Near REDINGER LAKE, CA—He had stopped by the dam three times that day, admiring the lake, but noticeably curious about the man sitting in an easy chair in a van. Finally, as daylight faded, he set up his tent and came over and introduced himself.
When I said that my name was also Wayne, he did that odd push-pull thing (when their Soul draws them in but their mind pushes them away) as if the coincidence of our names confirmed something in him for which his mind wasn’t ready to admit.
I too was in conflict.
He was telling me how he had been down the road a ways, shooting his gun, taking target practice. My mind told me I could be of no use to him—that he was not a spiritual seeker, that he was simply out camping and enjoying himself. But She urged me on and I said, “This is a good place to meditate. It’s quiet and peaceful here.”
His shock was apparent as the resistance of his mind collapsed and he said that meditation was exactly what he needed, that he was trying to be a Buddhist and he went to his car and handed me a small book of sayings. He said he worked at his parents Chinese restaurant and needed some time to de-stress and to quiet his busy mind.
I nodded as much to Her as to his words and She/We/I said, I like sitting by the lake and looking out over it at the trees on the other side and visualizing the life force that moves inside them—knowing the force which gives life to those trees is the same force which gives life to me. Some call it Tao, some call it God, maybe a Buddhist would call it Source, but regardless, it’s there and it’s real and it is only our minds which stand in the way of recognizing it. It’s ironic that we have to separate ourselves from our thoughts in order to find unity with the All.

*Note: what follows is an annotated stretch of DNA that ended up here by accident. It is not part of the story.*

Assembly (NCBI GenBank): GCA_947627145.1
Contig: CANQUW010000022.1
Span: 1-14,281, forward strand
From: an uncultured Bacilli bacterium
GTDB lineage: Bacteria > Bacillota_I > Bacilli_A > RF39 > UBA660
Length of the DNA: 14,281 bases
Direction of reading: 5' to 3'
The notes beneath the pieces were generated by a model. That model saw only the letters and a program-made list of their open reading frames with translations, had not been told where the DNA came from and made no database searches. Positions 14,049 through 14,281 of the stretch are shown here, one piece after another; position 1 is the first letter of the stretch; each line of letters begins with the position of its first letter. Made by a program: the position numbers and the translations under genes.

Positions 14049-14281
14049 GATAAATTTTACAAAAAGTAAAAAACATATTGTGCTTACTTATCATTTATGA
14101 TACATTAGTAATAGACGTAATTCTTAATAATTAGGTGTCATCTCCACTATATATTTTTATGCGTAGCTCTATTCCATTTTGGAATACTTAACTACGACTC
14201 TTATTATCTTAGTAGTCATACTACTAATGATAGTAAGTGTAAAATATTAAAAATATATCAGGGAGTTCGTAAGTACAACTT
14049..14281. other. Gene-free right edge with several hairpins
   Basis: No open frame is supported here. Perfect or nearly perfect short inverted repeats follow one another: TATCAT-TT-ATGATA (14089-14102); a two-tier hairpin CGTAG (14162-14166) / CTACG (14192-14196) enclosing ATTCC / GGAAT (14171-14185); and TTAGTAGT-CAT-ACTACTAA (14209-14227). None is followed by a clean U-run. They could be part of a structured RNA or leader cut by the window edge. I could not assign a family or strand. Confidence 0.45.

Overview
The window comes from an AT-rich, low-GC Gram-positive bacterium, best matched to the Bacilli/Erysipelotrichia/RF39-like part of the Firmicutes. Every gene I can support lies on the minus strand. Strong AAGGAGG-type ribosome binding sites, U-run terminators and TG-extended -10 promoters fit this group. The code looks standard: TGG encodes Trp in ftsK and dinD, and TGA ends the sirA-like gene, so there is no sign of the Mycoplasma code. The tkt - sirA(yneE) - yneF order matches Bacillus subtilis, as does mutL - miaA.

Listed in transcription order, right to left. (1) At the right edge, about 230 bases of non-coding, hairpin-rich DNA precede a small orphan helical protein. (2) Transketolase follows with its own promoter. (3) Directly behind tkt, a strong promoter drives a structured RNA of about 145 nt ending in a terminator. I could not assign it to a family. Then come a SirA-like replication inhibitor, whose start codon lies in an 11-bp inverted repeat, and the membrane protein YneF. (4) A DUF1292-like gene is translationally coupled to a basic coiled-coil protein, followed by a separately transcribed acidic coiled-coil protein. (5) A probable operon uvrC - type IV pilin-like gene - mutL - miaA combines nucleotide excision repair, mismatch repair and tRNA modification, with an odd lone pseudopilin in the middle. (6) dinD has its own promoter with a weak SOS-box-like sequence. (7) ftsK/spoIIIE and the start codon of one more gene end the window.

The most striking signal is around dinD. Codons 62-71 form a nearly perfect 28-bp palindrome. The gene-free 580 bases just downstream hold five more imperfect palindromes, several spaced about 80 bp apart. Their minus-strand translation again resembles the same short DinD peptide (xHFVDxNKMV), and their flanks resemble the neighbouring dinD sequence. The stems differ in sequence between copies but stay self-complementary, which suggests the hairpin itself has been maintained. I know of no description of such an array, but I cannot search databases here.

He went quiet then and gazed out at the trees across the lake.
He was a man on a fence. He wanted the Spiritual, but he clung to the Material. His quest for solitude, if only for a weekend, was a step in the right direction—a chance for him to sample the One without the noise of the other.
She had said what he needed to hear, so I wished him well and climbed in my van and drove up the winding road to a fallback camp I kept my eye on—a quiet place in the mountains with a view and with solitude and wildlife and woods.
It’s ironic that we have to separate ourselves from our thoughts in order to find unity with the All.